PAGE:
As part of their studies at UM-Dearborn, students may chose to engage in research or to carry out special projects in astronomy-related areas under the supervision of physics and astronomy faculty. Currently, opportunities exist for studies in observational astronomy and computational astrophysics.
The focus of the efforts by UM-Dearborn faculty and students in this broad area of study has been on stars and stellar systems. The data used in the exploration of these objects is acquired locally using the facilities of the UM-Dearborn observatory or from telescopes in Arizona and/or Chile through collaborations with astronomers at these sites. Among the possible projects that can be undertaken with our 0.4-meter telescope atop the SLRC are the following:
- photometric observations of galactic star clusters.
- photometric studies of variable stars, particularly those with suspected chemical peculiarities.
- spectroscopic investigations of recurrent novae and flare stars.
- imaging studies of near-Earth asteroids to establish their orbits and rotational periods.
In addition to these investigations, UM-Dearborn students have analyzed data obtained from other observatories as part of research investigations undertaken in collaboration with faculty. For example, physics student Sheryl Seagraves carried out an analysis of the abundance of the heavy element terbium in the atmosphere of the extreme chemically-peculiar star HD 101065 (Przybylski's star) using high resolution spectroscopic observations made with the ESO 3.5-meter telescope at La Silla Paranal Observatory in Chile. Ms. Seagraves presented a poster describing her work at the 206th meeting of the American Astronomical Society.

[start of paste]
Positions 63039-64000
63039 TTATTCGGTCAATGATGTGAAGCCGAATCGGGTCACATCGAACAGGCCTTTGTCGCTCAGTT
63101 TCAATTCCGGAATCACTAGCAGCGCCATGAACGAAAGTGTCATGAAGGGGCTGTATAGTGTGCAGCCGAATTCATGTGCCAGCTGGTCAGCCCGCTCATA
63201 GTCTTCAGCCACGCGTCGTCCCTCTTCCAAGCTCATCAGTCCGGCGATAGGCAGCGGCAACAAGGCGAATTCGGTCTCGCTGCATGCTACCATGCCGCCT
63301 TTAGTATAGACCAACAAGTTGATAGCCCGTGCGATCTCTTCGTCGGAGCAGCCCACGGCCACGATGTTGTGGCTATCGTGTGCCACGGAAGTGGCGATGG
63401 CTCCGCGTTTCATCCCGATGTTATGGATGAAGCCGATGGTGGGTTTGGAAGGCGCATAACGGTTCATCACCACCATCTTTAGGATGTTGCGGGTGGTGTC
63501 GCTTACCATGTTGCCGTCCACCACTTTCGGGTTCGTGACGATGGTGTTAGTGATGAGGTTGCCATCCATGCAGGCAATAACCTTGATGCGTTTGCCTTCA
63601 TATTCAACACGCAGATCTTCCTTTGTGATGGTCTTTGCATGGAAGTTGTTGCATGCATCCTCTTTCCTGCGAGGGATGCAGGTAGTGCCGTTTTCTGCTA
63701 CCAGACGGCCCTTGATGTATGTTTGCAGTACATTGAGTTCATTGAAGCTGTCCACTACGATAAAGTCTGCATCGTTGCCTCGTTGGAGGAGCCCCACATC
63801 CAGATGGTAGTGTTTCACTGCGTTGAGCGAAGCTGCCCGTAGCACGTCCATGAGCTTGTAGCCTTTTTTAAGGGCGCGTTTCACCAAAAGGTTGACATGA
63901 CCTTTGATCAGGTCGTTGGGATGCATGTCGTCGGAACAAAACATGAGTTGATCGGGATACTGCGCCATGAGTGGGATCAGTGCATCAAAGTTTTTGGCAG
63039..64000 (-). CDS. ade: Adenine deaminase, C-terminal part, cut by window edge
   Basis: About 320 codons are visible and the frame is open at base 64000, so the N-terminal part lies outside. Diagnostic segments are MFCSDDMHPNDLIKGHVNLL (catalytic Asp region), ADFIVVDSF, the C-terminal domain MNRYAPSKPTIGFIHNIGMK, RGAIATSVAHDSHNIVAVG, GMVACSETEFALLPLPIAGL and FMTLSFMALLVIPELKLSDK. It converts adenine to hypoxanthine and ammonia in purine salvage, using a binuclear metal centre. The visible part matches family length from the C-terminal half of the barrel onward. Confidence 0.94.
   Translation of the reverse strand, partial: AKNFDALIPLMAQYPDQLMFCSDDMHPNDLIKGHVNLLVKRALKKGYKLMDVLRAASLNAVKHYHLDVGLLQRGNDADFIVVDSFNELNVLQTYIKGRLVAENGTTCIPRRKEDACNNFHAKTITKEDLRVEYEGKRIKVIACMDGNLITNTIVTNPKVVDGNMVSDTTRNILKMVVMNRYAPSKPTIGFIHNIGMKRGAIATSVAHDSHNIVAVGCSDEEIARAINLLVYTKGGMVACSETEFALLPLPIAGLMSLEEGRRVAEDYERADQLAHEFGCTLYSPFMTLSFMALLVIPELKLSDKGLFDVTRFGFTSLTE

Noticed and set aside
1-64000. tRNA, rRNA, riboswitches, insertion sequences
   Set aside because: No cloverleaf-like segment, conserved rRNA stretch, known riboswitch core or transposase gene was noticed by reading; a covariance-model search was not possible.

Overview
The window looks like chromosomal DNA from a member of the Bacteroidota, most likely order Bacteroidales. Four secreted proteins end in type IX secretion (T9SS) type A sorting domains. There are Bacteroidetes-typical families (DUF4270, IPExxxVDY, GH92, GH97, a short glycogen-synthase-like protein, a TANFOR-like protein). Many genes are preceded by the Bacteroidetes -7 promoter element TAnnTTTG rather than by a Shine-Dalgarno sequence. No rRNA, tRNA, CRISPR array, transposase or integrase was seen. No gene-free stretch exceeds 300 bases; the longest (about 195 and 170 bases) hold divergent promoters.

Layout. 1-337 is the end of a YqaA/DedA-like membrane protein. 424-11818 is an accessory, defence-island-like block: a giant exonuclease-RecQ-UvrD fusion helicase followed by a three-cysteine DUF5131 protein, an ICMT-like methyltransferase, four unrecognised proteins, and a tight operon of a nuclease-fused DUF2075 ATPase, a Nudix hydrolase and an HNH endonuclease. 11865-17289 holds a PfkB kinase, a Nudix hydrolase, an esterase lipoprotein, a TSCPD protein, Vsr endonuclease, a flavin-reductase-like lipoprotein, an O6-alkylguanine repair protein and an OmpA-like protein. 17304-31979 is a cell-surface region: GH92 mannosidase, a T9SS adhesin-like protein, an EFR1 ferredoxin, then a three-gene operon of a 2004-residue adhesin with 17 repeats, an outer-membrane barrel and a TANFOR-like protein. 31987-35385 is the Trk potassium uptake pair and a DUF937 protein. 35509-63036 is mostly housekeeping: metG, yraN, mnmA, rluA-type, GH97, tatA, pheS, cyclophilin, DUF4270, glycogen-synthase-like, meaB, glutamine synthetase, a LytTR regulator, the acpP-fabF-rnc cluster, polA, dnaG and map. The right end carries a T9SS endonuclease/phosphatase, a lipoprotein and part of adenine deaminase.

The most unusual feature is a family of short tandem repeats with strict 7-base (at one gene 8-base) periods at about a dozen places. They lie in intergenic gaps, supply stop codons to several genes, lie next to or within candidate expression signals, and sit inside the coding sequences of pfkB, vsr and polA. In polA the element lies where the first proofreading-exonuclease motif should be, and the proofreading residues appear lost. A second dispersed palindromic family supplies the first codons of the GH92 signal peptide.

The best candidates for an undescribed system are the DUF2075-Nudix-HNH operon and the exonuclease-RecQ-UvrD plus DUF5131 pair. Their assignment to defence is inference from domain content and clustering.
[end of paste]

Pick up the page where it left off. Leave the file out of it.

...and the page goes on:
Applying the power of fast, large storage-capacity computers to model astronomical systems or to calculate fundamental atomic parameters to be used in the analysis of astronomical spectra are two important areas of investigation open to students at UM-Dearborn. In the former, interested students can participate in Professor Swift's efforts to understand the radio emission characteristics of relativistic jets of magnetized plasma released from the centers of active galaxies millions of light years away. Using the most sophisticated of magneto-hydrodynamic codes, Professor Swift produces three-dimensional images of the temperature, density, pressure and luminosity profiles of these jets (see the figure above) and, by suitably varying such parameters as magnetic field strength and particle speed, tries to match the observations of these jets in real galaxies.
In the realm of fundamental atomic physics applied to stars, Professor Bord and several students have, over the past decade, successfully used the so-called "Cowan code", first developed by Robert Cowan at the Los Alamos National Laboratory, to carry out the first ab initio calculations of the energy levels and transition probabilities for heavy and rare-earth elements like cerium, neodymium, praseodymium, and lutetium. They have used this information to establish accurate abundances for these elements in the Sun and in stars whose chemistry is wildly different from that of the Sun, the so-called "chemically peculiar (CP)" stars. This work, done in collaboration with Professor Charles Cowley at the University of Michigan-Ann Arbor, has led to several publications with students as co-authors.
If you would like further details about the opportunities for research work or special projects in collaboration with one of the UM-Dearborn faculty, you are invited to contact Professor Donald Bord or Professor Carrie Swift for more information.